Summer Is All About The Nude Smoky Eye

What's the difference between a regular smoky eye and a nude smoky eye?

I live in Alaska, the land of the Midnight Sun, where summer brings four months of perpetual daylight. The closest we get to nightfall is when the sun pops behind the horizon for a few hours--but there is no cover of darkness.

All that sunshine really cramps my style when it comes to smoky, smudgy eye makeup. Dramatic eyes can look a little immature in the light of day...

But there's always the nude smoky eye. Easy and flattering to literally ANY skin tone, a good nude smoky even fades gracefully. All you need is a shadow palette, some mascara, a good shadow brush, and a light hand. You’re going to be doing some blending.

How To Create A Nude Smoky Eye For Summer

For this tutorial, I picked up Wet n’ Wild’s Naked Truth Eye Shadow Palette. (I’ve never even seen Urban Decay’s Naked palette, but I imagine it would be perfect for this look.) I’m currently waiting for my Sleek AU Naturel palette to arrive--it’s been sent from the UK by carrier pigeon, it would seem. In the meantime, Wet n’ Wild has delivers exactly what I need--long-lasting, blendable shadow for under $4. We’ll forgive them for the glitter; it's actually pretty subtle. I generally prefer a matte finish, but for this I’m going to use some shimmer. If you have lighter eyes, you might choose a palette that's a few shades lighter.

Whatever palette you end up using, choose three shades: A dark shade to define, a medium shade to blend, and a light shade to highlight. The main difference between a nude smoky eye and a regular smoky eye is the absence of black shadow and/or liner.

Start by covering your eyelid with a primer or base shadow. This will help with blending and avoiding patchiness. A reader recommended E.L.F. primer to me and I'm forever grateful. It's $1 and it's amazing.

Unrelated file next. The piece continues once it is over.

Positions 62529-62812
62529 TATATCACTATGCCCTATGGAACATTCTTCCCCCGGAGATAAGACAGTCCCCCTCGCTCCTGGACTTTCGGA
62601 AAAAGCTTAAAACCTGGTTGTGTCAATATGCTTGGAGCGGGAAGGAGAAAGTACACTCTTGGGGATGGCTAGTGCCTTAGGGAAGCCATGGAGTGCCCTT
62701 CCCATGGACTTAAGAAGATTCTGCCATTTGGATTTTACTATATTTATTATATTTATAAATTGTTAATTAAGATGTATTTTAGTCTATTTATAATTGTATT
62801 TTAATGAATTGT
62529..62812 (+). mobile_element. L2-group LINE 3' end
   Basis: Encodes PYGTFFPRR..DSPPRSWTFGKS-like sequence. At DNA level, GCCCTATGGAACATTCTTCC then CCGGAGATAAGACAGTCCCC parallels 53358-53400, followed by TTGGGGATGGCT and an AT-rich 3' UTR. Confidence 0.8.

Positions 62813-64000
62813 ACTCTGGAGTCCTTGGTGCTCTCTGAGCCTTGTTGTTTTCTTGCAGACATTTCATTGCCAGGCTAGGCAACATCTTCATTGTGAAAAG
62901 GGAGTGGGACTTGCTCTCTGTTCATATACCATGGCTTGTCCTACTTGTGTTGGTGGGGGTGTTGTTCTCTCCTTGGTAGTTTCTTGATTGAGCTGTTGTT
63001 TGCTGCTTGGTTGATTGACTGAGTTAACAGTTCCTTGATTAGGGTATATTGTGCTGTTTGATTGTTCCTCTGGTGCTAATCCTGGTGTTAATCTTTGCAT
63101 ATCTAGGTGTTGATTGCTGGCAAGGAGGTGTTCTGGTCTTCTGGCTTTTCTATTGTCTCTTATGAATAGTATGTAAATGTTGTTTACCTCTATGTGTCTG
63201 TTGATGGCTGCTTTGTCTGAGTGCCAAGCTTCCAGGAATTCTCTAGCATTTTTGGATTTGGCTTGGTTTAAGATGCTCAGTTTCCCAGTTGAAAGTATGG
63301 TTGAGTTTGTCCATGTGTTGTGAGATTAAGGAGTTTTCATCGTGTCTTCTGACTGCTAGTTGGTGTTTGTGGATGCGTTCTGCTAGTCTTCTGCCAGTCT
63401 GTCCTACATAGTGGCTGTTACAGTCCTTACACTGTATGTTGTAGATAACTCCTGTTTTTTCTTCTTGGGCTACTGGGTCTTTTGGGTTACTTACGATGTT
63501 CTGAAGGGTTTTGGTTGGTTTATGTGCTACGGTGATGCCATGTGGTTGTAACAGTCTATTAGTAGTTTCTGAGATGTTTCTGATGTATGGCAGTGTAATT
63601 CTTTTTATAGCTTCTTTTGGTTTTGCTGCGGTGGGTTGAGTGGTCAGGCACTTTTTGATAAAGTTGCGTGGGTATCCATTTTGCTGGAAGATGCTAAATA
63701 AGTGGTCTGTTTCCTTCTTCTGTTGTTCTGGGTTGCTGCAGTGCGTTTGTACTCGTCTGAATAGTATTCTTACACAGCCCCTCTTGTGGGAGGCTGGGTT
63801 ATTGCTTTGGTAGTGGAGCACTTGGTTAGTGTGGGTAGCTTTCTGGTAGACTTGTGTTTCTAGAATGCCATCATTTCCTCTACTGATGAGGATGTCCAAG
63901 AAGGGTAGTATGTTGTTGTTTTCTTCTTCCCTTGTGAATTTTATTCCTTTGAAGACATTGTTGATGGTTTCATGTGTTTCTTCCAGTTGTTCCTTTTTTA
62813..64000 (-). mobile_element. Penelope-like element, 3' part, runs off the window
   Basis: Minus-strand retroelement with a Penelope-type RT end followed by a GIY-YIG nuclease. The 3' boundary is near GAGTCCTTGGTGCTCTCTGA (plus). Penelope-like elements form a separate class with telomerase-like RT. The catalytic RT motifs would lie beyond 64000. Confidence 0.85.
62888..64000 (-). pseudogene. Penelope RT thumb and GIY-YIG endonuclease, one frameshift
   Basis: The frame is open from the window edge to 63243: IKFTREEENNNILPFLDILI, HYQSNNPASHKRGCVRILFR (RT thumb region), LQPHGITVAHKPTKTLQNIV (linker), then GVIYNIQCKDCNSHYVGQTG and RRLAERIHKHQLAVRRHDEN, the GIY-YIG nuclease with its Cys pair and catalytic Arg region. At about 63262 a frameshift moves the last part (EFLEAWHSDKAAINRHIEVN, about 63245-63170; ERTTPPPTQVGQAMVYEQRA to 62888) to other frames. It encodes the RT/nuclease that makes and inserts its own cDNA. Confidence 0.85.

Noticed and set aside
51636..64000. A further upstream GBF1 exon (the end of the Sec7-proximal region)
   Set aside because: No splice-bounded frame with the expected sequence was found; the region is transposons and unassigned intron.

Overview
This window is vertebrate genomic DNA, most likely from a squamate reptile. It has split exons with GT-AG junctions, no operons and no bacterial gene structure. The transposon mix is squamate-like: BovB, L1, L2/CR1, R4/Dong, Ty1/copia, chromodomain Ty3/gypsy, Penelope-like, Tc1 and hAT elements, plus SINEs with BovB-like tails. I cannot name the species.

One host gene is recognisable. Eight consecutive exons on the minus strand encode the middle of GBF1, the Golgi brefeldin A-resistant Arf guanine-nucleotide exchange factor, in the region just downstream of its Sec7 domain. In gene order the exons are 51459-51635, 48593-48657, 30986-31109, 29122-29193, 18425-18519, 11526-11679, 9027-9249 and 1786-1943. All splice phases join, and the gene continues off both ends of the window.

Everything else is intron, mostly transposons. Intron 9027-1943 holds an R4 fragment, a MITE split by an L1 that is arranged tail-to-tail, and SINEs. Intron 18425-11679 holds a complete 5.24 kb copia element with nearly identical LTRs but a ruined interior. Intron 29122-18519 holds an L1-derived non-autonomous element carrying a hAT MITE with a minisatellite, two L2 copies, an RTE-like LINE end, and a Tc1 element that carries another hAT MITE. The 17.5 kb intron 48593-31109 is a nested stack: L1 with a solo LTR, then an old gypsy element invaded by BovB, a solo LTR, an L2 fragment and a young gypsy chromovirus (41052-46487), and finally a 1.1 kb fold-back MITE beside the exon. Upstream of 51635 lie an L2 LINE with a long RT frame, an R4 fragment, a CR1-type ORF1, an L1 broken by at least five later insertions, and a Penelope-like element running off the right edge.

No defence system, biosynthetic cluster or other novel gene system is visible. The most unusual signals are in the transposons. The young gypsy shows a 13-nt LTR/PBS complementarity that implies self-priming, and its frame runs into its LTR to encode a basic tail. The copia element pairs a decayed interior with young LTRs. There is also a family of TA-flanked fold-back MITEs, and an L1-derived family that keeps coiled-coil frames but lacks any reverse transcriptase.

Next, wet your liner brush, pat it to remove excess water, and pick up a decent amount of your darkest shade. Tap the brush to shake off any excess and line the outer three-quarters of your eye, using small, light strokes.

Don’t worry about your line being perfect. We’re going to smudge the bejesus out of it in just a minute. Whether you line your waterline or not is up to you. I've done it in this look.

With the pearly medium tone, cover the outer three-quarters of your mobile lid (if you have a monolid, take the color up about the width of a pencil past the dark color), blending where the twain shall meet, and up towards your inner eye and brow bone.

Then, take your lightest color and, starting at the inner corner of your eye, blend it into the darker shadows. Use the same technique for your brow bone, pull the lighter shade down to blend with the medium. I prefer to move color like this because the end result is less muddy than if you were to blend from the darker shadow, and it's easier to control.

After I’m finished with my eyes, I wipe up any errant shadow and apply mineral foundation with a brush, cutting in to the makeup to cover any dark circles. Nude or otherwise, a smoky eye + dark circles = Skeletor.

I tried Milani’s Runway Lashes, and while I loved the formula, they lied about the brush! The display shows a big spoolie brush, but what you actually get is a lackluster plastic comb that makes for a very gloppy application. It worked great after I swapped out the brush.

I usually cool it with the rest of my makeup when I do a dramatic eye, so I finished this look by highlighting with Bare Minerals True Gold and adding a touch of Maybelline Dream Sunglow bronzer.

Have you ever tried a smoky eye without liner? Are you noticing that these plastic comb mascara brushes are becoming more and more prevalent? Do you hate them, too?